Polls

If Iran is attacked, what affect would it have on world security and politics?
  
Home arrow Global news and Current Events arrowAsia Pacific
Asia Pacific News

Thailand’s Muslim insurgency

World Affairs Talk | Jan 28, 2007

When General Sonthi Boonyaratkalin, the first-ever Muslim head of the Thai Army, seized power through a bloodless coup on September 19, 2006, expert opinions and commentaries flooded the news media around the world over hope of bringing peace in the insurgency-plagued provinces of southern Thailand. Even the US, which has been steady in reproachful any military coup in recent years, kept quiet. President Bush even nodded in agreement when he told the interim Thai Prime Minister "he understood the Thai coup."

Thai academicians took a leading role in defending the coup. They wrote commentaries and made statements praising the military takeover and expressing hope for peace in the South. Praise for a military-lead coup replacing a democratically elected government is not a usual phenomenon as it appears in the case of Thailand. Given the experiences of Islamic insurgency and violence from Mindanao, Kashmir, Chechnya, Kosovo and Bosnia-Herzegovina; it is surprising to expect a peaceful solution from the Army.

Though the Muslim coup leader General Sonthi said that solving the insurgency in the South was his priority; the insurgency still continues unabatedly. Interim Prime Minister General Surayud Chulanont made vigorous efforts to stop the ongoing violence through repeated offers of concessions and privileges to the Muslims in southern Thailand. The immediate response was a series of fresh attacks by the Muslim insurgents. The General then offered autonomy for the region, which was spurned by the insurgents with a series of violent attacks as well. The prime minister even made an offer to allow the application of Islamic Sharia laws in an otherwise secular democratic country; this offer was also rejected by the insurgents with increased violent attacks. In sum, military backed Interim government offered a number of lucrative terms to the Muslim insurgents but all has been refused by waves of violence from their part.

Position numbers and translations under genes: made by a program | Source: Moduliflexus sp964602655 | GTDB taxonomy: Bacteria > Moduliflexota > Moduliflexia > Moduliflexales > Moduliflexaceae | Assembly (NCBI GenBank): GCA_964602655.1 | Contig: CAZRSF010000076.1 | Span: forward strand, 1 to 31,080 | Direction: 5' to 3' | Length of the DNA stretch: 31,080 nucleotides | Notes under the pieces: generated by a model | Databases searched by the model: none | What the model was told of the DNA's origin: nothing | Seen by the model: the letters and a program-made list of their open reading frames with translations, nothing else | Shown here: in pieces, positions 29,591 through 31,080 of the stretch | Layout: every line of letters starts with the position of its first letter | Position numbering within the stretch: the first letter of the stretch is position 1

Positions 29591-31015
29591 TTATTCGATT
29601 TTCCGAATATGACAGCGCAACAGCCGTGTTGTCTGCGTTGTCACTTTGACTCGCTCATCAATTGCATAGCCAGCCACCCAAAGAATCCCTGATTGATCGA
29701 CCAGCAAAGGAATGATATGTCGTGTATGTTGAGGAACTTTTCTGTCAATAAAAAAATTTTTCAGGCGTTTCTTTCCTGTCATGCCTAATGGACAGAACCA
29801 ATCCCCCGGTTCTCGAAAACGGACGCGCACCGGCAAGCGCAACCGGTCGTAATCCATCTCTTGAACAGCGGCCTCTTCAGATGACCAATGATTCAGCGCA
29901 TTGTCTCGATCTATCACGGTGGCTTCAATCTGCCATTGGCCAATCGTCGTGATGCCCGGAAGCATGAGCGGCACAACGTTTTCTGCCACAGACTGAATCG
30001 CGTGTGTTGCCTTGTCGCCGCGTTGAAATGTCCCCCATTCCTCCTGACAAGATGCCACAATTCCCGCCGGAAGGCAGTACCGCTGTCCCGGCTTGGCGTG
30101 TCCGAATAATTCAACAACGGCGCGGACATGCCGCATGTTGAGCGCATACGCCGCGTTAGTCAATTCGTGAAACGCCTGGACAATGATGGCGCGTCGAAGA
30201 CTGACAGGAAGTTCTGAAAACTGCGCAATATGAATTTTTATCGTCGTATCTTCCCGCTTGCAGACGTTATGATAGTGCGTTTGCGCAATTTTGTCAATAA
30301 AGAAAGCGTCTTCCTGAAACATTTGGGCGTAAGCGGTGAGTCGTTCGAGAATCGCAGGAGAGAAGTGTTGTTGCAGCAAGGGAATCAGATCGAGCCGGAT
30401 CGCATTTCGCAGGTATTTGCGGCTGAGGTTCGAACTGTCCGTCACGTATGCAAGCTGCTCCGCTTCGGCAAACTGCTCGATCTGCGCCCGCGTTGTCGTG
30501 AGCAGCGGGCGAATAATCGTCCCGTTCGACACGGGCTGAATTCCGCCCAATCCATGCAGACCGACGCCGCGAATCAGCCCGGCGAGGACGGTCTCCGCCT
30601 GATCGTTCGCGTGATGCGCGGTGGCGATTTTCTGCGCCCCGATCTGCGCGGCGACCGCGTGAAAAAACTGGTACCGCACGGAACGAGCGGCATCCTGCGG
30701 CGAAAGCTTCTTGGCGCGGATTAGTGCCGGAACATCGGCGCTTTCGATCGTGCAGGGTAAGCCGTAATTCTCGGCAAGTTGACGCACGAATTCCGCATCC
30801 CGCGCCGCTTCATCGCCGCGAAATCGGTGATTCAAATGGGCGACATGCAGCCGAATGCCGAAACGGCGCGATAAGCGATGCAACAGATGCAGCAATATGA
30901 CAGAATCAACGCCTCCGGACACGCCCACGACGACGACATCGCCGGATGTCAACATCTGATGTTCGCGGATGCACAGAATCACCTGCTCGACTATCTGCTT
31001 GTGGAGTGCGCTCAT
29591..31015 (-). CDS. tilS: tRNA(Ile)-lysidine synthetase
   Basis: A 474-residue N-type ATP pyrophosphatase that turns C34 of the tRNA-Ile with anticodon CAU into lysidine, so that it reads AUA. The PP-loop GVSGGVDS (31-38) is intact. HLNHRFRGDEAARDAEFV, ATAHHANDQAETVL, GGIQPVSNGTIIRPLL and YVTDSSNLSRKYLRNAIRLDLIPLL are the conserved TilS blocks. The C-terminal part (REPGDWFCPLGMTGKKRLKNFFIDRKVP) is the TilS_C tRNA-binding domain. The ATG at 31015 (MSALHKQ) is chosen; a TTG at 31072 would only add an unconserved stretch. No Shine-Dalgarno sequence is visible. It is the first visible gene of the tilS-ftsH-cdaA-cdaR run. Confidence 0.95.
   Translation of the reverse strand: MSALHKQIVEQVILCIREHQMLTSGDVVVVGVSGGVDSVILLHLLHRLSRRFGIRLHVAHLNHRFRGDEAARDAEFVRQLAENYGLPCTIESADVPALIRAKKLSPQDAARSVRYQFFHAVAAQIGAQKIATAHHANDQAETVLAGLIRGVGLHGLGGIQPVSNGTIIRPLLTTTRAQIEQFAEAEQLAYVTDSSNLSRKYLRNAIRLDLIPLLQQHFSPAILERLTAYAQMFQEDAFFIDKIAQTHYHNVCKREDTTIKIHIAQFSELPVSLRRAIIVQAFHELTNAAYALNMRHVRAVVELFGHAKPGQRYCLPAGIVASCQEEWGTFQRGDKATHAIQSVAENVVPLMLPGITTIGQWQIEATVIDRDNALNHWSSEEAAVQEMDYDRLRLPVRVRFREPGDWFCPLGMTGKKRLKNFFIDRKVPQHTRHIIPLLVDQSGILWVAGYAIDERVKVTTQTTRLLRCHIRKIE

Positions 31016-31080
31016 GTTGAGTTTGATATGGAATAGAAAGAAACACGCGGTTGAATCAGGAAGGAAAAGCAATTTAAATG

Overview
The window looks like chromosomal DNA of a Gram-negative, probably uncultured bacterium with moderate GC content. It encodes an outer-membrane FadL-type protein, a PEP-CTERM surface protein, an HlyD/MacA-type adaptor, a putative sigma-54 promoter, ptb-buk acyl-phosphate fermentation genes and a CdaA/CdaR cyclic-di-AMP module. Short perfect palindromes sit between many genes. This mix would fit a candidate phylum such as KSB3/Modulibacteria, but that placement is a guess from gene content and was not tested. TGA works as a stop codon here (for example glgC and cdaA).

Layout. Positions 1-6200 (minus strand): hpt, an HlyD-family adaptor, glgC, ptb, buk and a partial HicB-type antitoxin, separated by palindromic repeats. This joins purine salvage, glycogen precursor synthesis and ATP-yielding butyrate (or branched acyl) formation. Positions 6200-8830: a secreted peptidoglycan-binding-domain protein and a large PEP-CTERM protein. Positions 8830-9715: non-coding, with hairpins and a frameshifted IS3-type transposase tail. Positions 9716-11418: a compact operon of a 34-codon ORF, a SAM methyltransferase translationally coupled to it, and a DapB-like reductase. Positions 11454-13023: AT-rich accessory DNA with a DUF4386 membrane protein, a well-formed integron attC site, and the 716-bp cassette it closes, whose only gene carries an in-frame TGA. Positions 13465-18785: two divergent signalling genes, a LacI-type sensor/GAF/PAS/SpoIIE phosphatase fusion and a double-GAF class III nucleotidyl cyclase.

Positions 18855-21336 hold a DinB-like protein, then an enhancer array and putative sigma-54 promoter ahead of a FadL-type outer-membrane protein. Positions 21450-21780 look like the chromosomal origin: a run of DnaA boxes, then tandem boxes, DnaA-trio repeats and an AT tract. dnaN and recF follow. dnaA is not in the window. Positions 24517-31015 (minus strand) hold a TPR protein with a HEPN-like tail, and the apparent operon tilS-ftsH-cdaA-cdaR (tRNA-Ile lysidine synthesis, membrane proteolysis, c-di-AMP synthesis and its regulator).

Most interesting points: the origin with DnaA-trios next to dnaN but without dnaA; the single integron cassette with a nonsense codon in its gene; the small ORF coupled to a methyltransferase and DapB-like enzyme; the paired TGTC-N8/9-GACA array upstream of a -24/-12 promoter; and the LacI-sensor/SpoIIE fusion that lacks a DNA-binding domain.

Muslims leaving in the southern part of Thailand allege that decade long oppression and marginalization is the cause for the insurgency. If this is true, then the offers given by the military backed Interim government are more than what they desire. Why is the series of violence than? May be what the Muslims have in mind is a separate nation based on Islamic principals as the people involved in these insurgencies are the Muslims and their common binding factor is Islam.

None of the ‘Islamist secessionist campaigns’ in non-Muslim countries around the world in the recent decades achieved any peaceful solutions. In cases like Kosovo and Bosnia-Herzegovina, they attained autonomy, and eventually independence in time to follow. Thai government should learn from the experiences in Kashmir, Kosovo and Mindanao that nothing short of providing an independent Islamist state can stop the insurgency. Thailand therefore should either choose between giving away the southern Muslim provinces for immediate peace or engage in a decades-long battle like the governments of India and the Philippines in Kashmir and Mindanao, respectively.



Top | Go Back | RSS Feeds | Email this article |  Printer friendly | Discuss This Article

Translate This Page

Search News

World Video Clips